The next step in the process involves simulation of laboratory activities using “virtual models” of automation. LabModel includes an extensive database of performance specifications for major diagnostic system vendors derived from product literature and other industry-related resources. Using the site’s workflow data and the internal database, the program simulates lab processes using various automation system configurations. At this point, performance data may be edited so that lab personnel can change system assumptions to reflect their interpretations of real-world scenarios. LabModel then produces reports that demonstrate the effects of various automation solutions on productivity, turn-around time, maintenance time, and mean time between failures.

     According to Giacomo, with LabModel managers can essentially perform a side-by-side comparison of different automation systems to determine which product provides not only the best clinical outcome, but also the highest return on investment. “Very often, the biggest clinical impact occurs when we simulate implementation of pre-analytic automation. You may find that three different product offerings provide you with the same clinical impact. If the clinical impact is exactly the same, then managers can use the reports to evaluate the financial ramifications of each solution, in terms of both reducing labor costs and the cost of the owning and operating the system,” she said. LabModel provides a complete financial metric analysis for each solution, including a breakeven analysis and ROI calculation.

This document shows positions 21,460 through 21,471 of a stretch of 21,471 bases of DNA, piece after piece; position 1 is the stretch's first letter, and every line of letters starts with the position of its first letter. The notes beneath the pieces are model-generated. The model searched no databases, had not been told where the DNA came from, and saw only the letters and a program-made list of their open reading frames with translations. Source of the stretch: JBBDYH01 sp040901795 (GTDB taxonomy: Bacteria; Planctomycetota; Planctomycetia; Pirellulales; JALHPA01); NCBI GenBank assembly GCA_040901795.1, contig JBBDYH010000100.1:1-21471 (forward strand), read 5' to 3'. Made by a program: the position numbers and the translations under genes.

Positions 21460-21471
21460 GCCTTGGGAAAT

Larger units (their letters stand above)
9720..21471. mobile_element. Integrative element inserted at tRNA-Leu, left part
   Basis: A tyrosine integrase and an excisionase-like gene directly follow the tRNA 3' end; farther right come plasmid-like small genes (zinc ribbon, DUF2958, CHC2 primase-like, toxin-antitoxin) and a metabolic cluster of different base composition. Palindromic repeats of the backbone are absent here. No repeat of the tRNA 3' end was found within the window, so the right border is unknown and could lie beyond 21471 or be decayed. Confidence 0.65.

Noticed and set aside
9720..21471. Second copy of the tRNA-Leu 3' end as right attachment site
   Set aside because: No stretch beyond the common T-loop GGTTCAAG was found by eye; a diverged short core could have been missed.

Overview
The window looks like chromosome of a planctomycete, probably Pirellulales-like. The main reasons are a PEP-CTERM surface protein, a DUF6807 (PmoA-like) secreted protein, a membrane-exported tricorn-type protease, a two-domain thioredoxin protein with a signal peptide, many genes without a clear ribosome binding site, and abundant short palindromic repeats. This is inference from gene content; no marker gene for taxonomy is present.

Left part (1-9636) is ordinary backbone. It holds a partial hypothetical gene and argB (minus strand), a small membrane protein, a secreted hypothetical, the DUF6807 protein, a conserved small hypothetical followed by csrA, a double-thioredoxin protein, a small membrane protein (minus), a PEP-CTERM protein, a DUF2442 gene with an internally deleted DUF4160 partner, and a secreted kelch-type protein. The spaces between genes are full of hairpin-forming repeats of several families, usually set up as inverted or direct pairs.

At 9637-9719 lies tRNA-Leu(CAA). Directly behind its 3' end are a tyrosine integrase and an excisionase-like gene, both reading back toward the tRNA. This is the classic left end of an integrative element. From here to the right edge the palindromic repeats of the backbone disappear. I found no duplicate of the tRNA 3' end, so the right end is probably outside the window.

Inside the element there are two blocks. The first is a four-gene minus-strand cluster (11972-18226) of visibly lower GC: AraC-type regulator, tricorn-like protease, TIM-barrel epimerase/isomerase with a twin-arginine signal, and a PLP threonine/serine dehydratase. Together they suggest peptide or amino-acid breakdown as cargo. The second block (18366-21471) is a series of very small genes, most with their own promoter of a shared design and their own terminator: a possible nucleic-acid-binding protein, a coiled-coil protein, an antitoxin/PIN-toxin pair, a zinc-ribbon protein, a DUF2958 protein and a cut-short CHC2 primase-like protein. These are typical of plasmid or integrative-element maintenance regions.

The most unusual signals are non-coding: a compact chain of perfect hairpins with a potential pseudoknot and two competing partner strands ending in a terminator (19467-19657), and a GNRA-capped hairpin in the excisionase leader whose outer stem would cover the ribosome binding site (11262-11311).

LabModel takes process simulation one step further. Once the appropriate automation solution has been selected, lab personnel can run an optimization program that allows them to experiment with different variables to achieve different outcomes: for example, optimization of turn-around time while minimizing cost. This program can also be used to predict future processes, allowing managers to make decisions ahead of the curve. “The ultimate goal of LabModel is to innovate process through reallocation of resources. Keeping trained people is a huge concern for laboratory managers, and LabModel can be used to justify labor requirements,” said Giacomo.

     Currently, LabModel has been used as a process improvement tool for ten different laboratories, including the core laboratory at New York-Presbyterian Hospital, Columbia Presbyterian Medical Center. The program seems to have the most benefit when used in mid- to high-volume laboratories performing over one million chemistry tests per year. Olympus offers LabModel as part of their laboratory evaluation program for Olympus Lab Automation solutions.

     Olympus recognizes the value of LabModel for evaluation of other types of processes, and is looking to develop modules for the endoscopy suite, surgery, and medical architecture. “We need to change the way we do things in the laboratory as well as throughout the healthcare continuum,” said Giacomo. “This kind of modeling can be applied throughout the hospital to quantitate both clinical and financial outcomes of process innovation. The real beauty of this approach, however, is that it shows us in an objective way, things that we did not expect to see.”

Louise Lazear is a freelance writer in Charlotte, N.C.